Graphic Language: A Translation

  • Unit 1 Question: How can you translate what you see into a graphic language?

    This was the prompt given to us for our first project in Design Studio I at RISD. Part I of this assignment was to take 50 photos of our environment and translate them into 25 black and white designs. We were required to translate these photos with five unorthodox materials such as marshmallows, thread, straws, etc. We were then to present all 25 designs in a PDF file and show the step-by-step translation/process of creating five of our favorite designs. 
  • An overview of my 25 designs, taken from the PDF file we submitted as the final product.
  • Full view: design #1
  • Full view: design #2.
  • Full view: design #3.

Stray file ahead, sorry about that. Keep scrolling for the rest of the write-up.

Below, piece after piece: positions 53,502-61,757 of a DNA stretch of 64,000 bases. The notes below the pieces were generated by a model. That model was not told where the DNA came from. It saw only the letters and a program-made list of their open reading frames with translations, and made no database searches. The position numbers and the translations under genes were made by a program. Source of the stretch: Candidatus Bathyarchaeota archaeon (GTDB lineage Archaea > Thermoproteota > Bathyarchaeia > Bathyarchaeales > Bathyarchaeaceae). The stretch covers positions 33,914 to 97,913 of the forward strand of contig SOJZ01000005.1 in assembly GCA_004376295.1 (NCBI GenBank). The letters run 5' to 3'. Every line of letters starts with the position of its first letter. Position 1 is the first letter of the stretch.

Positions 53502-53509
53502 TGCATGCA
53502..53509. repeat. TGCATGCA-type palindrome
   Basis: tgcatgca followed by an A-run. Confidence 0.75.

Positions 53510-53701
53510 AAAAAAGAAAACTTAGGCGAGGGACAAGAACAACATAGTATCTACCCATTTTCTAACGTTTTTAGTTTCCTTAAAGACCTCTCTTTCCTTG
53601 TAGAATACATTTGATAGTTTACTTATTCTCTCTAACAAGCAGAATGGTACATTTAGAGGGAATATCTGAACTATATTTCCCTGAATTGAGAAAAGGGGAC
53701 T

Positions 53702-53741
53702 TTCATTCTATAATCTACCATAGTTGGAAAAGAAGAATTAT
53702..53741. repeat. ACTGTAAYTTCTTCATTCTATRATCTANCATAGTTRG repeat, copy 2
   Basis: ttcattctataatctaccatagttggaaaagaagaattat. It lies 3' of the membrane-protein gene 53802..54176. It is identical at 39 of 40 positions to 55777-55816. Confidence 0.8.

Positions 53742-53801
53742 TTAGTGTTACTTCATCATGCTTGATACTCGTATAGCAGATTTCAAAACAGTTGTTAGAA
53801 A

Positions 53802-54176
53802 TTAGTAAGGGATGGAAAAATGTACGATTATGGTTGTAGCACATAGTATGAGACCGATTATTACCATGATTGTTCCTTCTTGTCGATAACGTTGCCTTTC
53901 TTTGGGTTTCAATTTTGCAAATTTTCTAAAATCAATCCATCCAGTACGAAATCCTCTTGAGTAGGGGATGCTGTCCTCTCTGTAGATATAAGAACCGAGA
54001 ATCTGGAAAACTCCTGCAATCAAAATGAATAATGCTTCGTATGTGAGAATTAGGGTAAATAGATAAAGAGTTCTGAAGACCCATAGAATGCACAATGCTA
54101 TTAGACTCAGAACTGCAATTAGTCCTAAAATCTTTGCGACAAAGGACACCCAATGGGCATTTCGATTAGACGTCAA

• Full view: design #13.
  • Full view: design #15.
  • Full view: design #17.
  • Documentation of one of my processes.
  • Part II: Gestalt Principles

    Create five new compositions that illustrate the 5 Gestalt principles of closure, continuation, figure/ground, proximity, and similarity (using the first 25 designs as a kit). 
  • Gestalt principle: Closure
    The squares are not connected, yet you can still make out the prism in the center because your brain fills in the rest. 
  • Gestalt principle: Continuation
    Your eye follows the composition from left bottom corner to top right corner. 
  • Gestalt principle: Figure/ground
    Can you see the man calling his wife?
    Now can you see the wife?
  • Gestalt principle: Proximity
    Things that are arranged close together are seen as a group.
  • Gestalt principle: Similarity
    Things of similar size, shape, value, or texture will be seen as a whole. The hexagons are not connected, but because they are similar you see a circle.